Message from Congresswoman Chellie Pingree

Dear Friend,

When Maine’s students moved from the classroom to online lessons, our educational system had to adapt to a new normal overnight. As a parent, grandparent, and former school board member, I deeply appreciate the contributions of all school personnel and understand how difficult this shift has been for families. With little time to prepare, and sometimes with their own children at home, educators have had adopt new methods of reaching students.

ImageThis week I joined Maine teachers on a Zoom call to hear directly from them about the challenges they are facing during this pandemic. These educators told me that they worry about the well-being of their pupils and have unresolved questions like: How will students without adequate broadband access their schoolwork? Will my student from a food-insecure household have enough to eat? How will students who need extra support in the classroom get the help they need? Taking it all day by day, educators, parents and students are rising to the occasion, but that doesn't mean it has been easy. 

I recently announced that Maine will receive $44 million in grant funding through the CARES Act to support distance learning during this pandemic. As one of the most rural states in the country, Maine students are particularly impacted by the “homework gap” that exists between children who have reliable internet access at home and those who do not. Congressman Jared Golden and I have been pushing for Maine students to have the technology and tools they need to continue their education—we've urged the FCC to expand funding to the E-Rate program, which would allow the purchase of mobile hotspots to support Maine students who don't have access to high-speed broadband. 

If any of your family or friends are interested in hearing from my office, please have them sign up for my newsletter here. My website is also updated with resources and congressional actions on COVID-19, located at You can also check out my FacebookInstagram, and Twitter for updates.



Update from Maine

As you are likely aware, Governor Mills this week issued a phased plan to reopen our state. Though this plan is dependent on our success in managing COVID-19 and can be adjusted as public health experts deem necessary, it is important that our state establishes a vision for getting back to a more normal way of doing things. Visit for more information.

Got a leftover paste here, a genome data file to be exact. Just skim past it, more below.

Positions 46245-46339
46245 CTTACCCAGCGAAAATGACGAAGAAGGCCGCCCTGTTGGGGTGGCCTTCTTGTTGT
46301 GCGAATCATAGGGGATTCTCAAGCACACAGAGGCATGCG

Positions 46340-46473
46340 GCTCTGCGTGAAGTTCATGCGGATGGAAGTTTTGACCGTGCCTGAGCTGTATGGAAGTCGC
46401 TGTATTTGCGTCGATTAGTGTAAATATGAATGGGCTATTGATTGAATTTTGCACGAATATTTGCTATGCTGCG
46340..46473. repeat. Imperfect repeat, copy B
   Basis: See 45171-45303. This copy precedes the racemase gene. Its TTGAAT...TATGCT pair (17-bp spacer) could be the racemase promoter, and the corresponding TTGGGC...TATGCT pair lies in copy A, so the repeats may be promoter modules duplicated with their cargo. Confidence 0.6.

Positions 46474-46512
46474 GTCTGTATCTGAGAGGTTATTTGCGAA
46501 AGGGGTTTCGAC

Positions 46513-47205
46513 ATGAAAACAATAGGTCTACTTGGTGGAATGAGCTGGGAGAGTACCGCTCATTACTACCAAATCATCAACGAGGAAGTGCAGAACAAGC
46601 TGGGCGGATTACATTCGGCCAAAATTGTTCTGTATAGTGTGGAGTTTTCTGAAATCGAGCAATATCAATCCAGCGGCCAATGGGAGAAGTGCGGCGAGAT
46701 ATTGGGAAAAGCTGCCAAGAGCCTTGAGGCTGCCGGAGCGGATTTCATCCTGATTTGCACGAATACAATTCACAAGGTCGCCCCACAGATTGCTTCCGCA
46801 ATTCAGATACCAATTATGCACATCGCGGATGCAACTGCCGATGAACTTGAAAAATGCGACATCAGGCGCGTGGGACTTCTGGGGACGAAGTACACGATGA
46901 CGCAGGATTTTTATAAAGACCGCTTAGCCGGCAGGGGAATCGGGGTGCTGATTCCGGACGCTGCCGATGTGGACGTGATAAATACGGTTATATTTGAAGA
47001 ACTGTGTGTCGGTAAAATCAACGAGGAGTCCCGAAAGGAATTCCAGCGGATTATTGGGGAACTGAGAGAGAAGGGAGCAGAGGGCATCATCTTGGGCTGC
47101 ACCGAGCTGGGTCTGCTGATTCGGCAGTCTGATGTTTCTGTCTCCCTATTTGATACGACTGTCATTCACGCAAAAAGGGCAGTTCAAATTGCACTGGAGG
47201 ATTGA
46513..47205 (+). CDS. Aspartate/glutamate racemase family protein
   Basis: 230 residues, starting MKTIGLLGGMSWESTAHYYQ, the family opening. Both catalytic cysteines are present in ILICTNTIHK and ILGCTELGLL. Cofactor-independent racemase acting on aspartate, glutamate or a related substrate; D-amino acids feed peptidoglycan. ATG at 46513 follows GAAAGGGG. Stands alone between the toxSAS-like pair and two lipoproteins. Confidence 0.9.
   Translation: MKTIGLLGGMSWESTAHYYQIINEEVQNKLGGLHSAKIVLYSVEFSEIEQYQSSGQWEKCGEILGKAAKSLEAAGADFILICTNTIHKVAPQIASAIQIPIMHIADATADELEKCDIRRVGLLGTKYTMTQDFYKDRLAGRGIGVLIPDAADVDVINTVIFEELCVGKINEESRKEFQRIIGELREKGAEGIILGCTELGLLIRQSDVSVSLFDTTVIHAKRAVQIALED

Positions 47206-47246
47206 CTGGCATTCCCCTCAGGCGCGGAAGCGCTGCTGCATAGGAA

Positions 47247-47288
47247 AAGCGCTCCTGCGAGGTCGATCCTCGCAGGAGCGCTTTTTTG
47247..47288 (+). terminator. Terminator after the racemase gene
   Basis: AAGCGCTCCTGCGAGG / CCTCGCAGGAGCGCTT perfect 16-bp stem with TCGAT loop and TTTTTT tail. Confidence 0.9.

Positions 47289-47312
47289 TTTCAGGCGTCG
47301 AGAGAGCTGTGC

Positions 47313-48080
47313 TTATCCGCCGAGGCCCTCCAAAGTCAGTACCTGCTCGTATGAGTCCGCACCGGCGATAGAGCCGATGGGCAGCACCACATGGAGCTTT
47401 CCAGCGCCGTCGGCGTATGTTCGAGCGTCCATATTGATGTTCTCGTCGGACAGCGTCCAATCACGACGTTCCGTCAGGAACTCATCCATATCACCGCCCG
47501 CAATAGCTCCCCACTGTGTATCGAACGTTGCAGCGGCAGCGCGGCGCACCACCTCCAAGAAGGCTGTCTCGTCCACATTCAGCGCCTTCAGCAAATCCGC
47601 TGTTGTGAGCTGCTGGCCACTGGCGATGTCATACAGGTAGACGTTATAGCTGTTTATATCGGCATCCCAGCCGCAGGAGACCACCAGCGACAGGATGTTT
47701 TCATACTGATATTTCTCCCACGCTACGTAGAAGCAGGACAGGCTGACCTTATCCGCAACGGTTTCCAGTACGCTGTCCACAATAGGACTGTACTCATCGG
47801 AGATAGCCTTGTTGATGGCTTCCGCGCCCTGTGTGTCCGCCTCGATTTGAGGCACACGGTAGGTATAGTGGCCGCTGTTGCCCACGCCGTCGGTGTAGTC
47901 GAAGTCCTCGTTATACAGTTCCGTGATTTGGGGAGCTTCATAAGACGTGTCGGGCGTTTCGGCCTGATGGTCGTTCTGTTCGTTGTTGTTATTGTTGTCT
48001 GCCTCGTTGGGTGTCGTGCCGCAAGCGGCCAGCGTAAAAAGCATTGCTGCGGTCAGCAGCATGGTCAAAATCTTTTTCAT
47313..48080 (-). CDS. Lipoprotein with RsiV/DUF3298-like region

Governor Mills has also emphasized the importance of wearing a face covering in public settings to prevent the spread of COVID-19 and help us to flatten the curve. Starting today, Friday, May 1, Mainers are required to wear a mask when they leave their homes. Do you need a pattern to make your own face mask? Here's one I've been using to make masks for my family. 

ImageSome Maine-themed masks I made this week.


We've all made the transition to virtual meetings, conferences, and events. This week, I was lucky to join Americans for the Arts during a Zoom conference for their National Arts Action Digital Summit, where we discussed how the CARES Act has helped arts organizations around the country. Maine has a world class arts community and our organizations will need support to weather this challenge. Their organization also has a great list of resources for arts and cultural organizations, which you can access here.

I also joined the James Beard Foundation to discuss the challenges the food system, farms, and restaurant industry are experiencing during the coronavirus pandemic. Maine has a strong local food system, including our award-winning restaurants, small farms, and seafood industry. You can watch a recording of our webinar here.


What Congress is Doing to Respond to the Coronavirus

With income and sales tax revenues drastically reduced, Maine is facing its largest shortfall in over 30 years. As a former state legislator, I know how severely this will impact both our public health and economic responses. We need federal support for state and local governments, who have shouldered a large burden as we take measures to slow the spread of this virus. That's why this week I cosponsored the Coronavirus Relief for States Act, which would provide states like Maine with a significant financial boost and offer us the flexibility needed to fill in the gaps created by this pandemic. Funding in H.R. 6592 would be allocated based on population size and would offer lots of flexibility as we navigate this uncharted territory.